Friday
July 29, 2005

SGN.org
Volume 33
Issue 30

 
Tuesday, Mar 01, 2016 02:09
 
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Lila Says - fantasy and reality inevitably collide
Lila Says - fantasy and reality inevitably collide
by Derich Mantonela - SGN A&E Writer

Lila Says - A film entirely about sex... or is it? (Plays at the Varsity)

In summarizing Lila Says, a French/Italian/English production based on a popular novel claimed to have been written by a young Arab man known as Chimo, one is tempted to say that it is a movie entirely about sex.

But Lila Says turns out to be surprisingly deeper than that, despite its disarming opening scene in which Lila, an extraordinarily beautiful teenage girl (Vahina Giocante, of Marie From The Bay Of Angels) offers to show her pussy ("chat" in French slang) to a shy Arab man (Chimo, author of the book, played by Mohammed Khouas) only slightly older than herself. From that point on, we are seduced into a secret, fragile world of sexuality as fantasy, as a means of communication, as escape from the troubles and disappointments of real life, and as an outlet for innocence, intimacy, and hope.

Set in a largely foreign, down-and-out working-class section of Marseilles, Lila Says focuses on a small neighborhood gang of Arab youths of which Chimo is a somewhat passive member, though his ambitions of escaping the ghetto and making a life for himself outside of Marseilles do not sit well with his mates.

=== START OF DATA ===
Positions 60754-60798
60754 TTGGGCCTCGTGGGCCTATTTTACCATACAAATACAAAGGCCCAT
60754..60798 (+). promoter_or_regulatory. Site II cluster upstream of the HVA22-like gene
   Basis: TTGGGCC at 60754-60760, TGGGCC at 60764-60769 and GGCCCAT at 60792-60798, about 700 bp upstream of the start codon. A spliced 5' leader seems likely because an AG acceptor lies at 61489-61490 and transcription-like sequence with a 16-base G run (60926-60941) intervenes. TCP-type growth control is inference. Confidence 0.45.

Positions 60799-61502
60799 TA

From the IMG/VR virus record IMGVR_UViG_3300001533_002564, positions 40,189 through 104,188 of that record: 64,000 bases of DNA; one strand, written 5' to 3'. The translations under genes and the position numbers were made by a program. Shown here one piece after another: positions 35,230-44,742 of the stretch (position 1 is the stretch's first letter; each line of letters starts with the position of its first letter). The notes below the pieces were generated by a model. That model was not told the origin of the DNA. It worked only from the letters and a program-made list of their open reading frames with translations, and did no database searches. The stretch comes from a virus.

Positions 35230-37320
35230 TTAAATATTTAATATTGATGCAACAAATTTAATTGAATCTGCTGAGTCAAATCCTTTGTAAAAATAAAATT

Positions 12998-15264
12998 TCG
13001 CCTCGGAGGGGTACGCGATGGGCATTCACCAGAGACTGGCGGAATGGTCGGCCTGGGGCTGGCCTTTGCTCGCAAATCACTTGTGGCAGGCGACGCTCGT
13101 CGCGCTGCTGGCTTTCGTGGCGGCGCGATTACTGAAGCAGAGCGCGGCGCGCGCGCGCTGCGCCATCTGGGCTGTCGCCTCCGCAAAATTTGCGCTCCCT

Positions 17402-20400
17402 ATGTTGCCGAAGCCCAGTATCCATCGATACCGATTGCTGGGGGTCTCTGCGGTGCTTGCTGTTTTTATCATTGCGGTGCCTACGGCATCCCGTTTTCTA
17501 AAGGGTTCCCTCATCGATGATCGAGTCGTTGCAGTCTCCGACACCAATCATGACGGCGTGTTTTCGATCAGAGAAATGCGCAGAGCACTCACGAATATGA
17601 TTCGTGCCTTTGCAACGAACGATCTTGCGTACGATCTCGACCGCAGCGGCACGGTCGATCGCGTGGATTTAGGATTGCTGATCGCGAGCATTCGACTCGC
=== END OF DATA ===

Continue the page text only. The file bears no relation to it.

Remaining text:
Chimo is somewhat passive in sex, too (Lila practically has to beg him to take her up on her "chat" offer, and soon after that she gives him a handjob while the two of them are riding on her motorbike) but clearly he is smitten by the mysterious, alluring creature who has made him her special project.

Lila torments and delights Chimo with her tales of past sexual adventures and her inventive erotic fantasies, while he struggles to keep his relationship with her (far more platonic than not) secret from his increasingly jealous and suspicious gang buddies, who more and more see Lila as fair game for their macho sexual maraudings.

Fantasy and reality inevitably collide, and there are bittersweet, violent consequences, though Lebanese-American director Ziad Doueiri (former camerman for Quentin Tarantino) tones down the book's downer ending.

Sensitively directed, written and acted, with a realistic, sympathetic feel for its milieu, Lila Says conveys much about friendship, love and trust, and the basic human need for intimacy in its various forms, only one of which is sex.
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